There's only so much they give attention to.
i understand that, and we've been hearing noises about this for years, but the reason i mentioned the US and not also the UK is due to the fact that the states are still losing people out there, and to what end?
 
i understand that, and we've been hearing noises about this for years, but the reason i mentioned the US and not also the UK is due to the fact that the states are still losing people out there, and to what end?
I have no clue actually...prop up/ support the gov't..- which will eventually fall once the insurgency/ Taliban comes in again? I actually don't know.
 
I was going to post this on the Cummings/Defence procurement thread but it probably just as appropriate here;

My point is not ‘the DfE / Whitehall is filled with rubbish people’ – it is that Whitehall is a bureaucratic system that has gone wrong, so that duff people are promoted to the most senior roles and the thousands of able people who could do so much better cannot because of how they are managed and incentivised, hence lots of the best younger people leave and the duffers are promoted. I have been encouraged to explain the problems by many great officials particularly younger ones who are fed up of watching the farces that recur in such predictable, and avoidable, ways.

Dominic Cummings
 

Goatman

ADC
Book Reviewer
American veterans speak about their time in Afghanistan

https://www.washingtonpost.com/podcasts/post-reports/voices-from-the-war-in-afghanistan/

'I just thought 'This is bogus'.....for all of us who went over there who worked so hard and put our families through so much .......they had abandoned us......for them it was a box to check in their career.. why do you guys get to NOT care about it ?....after 3 years there and you don't get to see any progress and after 6 months at home you go back and the rock is back at the bottom of the hill...giant disconnect between what we were seeing living with these farmers in the valley and what was going on in the Pentagon and at Bagram....'

More at www.postreports.com
 
Missed this thread when it first was started. I was interviewed by SIGAR a few times when i was working out in Afghanistan. Was over naughty contracting companies maybe not doing what they were contracted to do. I hasten to add i was not working for these companies!! As has been said, there is a massive disconnect between what is happening on the ground and what is reported back home and to be fair that applies to the UK as well but obviously not as much for us now.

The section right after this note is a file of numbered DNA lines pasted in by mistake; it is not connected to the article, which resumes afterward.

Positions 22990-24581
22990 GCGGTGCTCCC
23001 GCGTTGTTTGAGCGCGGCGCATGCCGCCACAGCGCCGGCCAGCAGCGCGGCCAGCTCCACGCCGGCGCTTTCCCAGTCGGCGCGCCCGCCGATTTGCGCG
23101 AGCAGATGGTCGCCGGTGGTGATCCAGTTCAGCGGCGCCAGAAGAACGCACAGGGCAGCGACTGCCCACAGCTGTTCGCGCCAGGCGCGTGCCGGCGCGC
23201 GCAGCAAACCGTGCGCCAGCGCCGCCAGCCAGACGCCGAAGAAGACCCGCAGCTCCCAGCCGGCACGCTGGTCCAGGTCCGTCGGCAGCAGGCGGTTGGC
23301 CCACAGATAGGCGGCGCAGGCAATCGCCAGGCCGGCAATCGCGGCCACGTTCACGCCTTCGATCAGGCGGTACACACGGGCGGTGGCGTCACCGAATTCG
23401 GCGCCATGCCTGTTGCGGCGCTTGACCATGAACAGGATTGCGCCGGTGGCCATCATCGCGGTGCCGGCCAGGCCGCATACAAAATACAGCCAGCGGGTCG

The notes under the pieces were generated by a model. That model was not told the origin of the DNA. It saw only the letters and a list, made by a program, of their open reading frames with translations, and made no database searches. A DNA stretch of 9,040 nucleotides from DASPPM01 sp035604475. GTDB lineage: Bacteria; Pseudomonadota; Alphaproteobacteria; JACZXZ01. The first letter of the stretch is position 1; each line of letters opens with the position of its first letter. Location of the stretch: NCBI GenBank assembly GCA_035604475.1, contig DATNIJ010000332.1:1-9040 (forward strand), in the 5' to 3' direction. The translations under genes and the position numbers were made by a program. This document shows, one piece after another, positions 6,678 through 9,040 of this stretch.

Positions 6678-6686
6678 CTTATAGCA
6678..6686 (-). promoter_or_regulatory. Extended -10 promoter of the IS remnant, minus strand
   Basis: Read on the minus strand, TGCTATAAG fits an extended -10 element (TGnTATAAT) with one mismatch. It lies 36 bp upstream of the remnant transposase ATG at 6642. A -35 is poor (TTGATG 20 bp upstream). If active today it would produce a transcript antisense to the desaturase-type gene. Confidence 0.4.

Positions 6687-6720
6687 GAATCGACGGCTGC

The money involved even still now out in Afghanistan keeping Coalition forces out there is still eye wateringly expensive. Not just what the military spends on itself but paying contractors to do mil esque jobs which the US rely heavily on.
 
Missed this thread when it first was started. I was interviewed by SIGAR a few times when i was working out in Afghanistan. Was over naughty contracting companies maybe not doing what they were contracted to do. I hasten to add i was not working for these companies!! As has been said, there is a massive disconnect between what is happening on the ground and what is reported back home and to be fair that applies to the UK as well but obviously not as much for us now.
The money involved even still now out in Afghanistan keeping Coalition forces out there is still eye wateringly expensive. Not just what the military spends on itself but paying contractors to do mil esque jobs which the US rely heavily on.
It's going to be interesting to see what happens to the Afghan economy once the outside money stops pouring in.
 

Goatman

ADC
Book Reviewer
I was briefly looking at Rory Stewart's profile and came across reference to a TED talk he gave back in 2011 on Afghanistan.

I took the trouble to track it down. 9 years ago he made some interesting points.

I'm not sure anyone has listened to what he actually said ...then or since.

Worth a quiet listen over a coffee (20 minutes)



[You'll just have to forgive his nervous tic over the David Beckham photo - yes, it's a .50 cal HMG, of course ]
 

Daxx

MIA
Book Reviewer
Interesting TED talk, thanks.

What he doesn't mention, but is, in my opinion, a serious factor in Iraq and Afghanistan, the 'OJAR moment'.
 
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Goatman

ADC
Book Reviewer
Concur.

The wry point he makes about each incoming General ( including General Richards ) talking about their role in making it 'THE decisive year in Afghanistan ' is noted.
'